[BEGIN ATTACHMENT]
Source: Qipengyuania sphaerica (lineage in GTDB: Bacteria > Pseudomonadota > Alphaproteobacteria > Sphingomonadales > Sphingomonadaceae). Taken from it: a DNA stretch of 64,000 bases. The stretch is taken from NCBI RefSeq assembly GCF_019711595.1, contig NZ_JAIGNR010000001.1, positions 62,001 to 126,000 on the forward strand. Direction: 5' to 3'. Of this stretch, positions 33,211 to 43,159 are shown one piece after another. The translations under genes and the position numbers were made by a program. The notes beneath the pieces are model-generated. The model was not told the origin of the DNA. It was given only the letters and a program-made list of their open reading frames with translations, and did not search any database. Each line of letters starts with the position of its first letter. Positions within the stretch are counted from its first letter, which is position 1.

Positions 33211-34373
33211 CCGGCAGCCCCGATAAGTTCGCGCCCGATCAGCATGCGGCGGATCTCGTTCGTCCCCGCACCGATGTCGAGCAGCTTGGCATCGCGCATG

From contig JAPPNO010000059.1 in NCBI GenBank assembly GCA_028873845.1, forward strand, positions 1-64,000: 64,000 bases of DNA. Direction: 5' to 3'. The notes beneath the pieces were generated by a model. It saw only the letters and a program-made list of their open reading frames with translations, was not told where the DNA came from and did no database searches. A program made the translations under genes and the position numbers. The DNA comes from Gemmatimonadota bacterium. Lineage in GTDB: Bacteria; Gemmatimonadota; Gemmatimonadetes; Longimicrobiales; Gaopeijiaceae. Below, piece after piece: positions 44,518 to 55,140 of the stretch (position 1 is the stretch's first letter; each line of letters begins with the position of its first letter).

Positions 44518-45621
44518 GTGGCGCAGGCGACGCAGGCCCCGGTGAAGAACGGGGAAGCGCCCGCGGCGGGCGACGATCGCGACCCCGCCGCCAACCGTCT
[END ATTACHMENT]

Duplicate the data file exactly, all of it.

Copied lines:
Source: Qipengyuania sphaerica (lineage in GTDB: Bacteria > Pseudomonadota > Alphaproteobacteria > Sphingomonadales > Sphingomonadaceae). Taken from it: a DNA stretch of 64,000 bases. The stretch is taken from NCBI RefSeq assembly GCF_019711595.1, contig NZ_JAIGNR010000001.1, positions 62,001 to 126,000 on the forward strand. Direction: 5' to 3'. Of this stretch, positions 33,211 to 43,159 are shown one piece after another. The translations under genes and the position numbers were made by a program. The notes beneath the pieces are model-generated. The model was not told the origin of the DNA. It was given only the letters and a program-made list of their open reading frames with translations, and did not search any database. Each line of letters starts with the position of its first letter. Positions within the stretch are counted from its first letter, which is position 1.

Positions 33211-34373
33211 CCGGCAGCCCCGATAAGTTCGCGCCCGATCAGCATGCGGCGGATCTCGTTCGTCCCCGCACCGATGTCGAGCAGCTTGGCATCGCGCATG

From contig JAPPNO010000059.1 in NCBI GenBank assembly GCA_028873845.1, forward strand, positions 1-64,000: 64,000 bases of DNA. Direction: 5' to 3'. The notes beneath the pieces were generated by a model. It saw only the letters and a program-made list of their open reading frames with translations, was not told where the DNA came from and did no database searches. A program made the translations under genes and the position numbers. The DNA comes from Gemmatimonadota bacterium. Lineage in GTDB: Bacteria; Gemmatimonadota; Gemmatimonadetes; Longimicrobiales; Gaopeijiaceae. Below, piece after piece: positions 44,518 to 55,140 of the stretch (position 1 is the stretch's first letter; each line of letters begins with the position of its first letter).

Positions 44518-45621
44518 GTGGCGCAGGCGACGCAGGCCCCGGTGAAGAACGGGGAAGCGCCCGCGGCGGGCGACGATCGCGACCCCGCCGCCAACCGTCT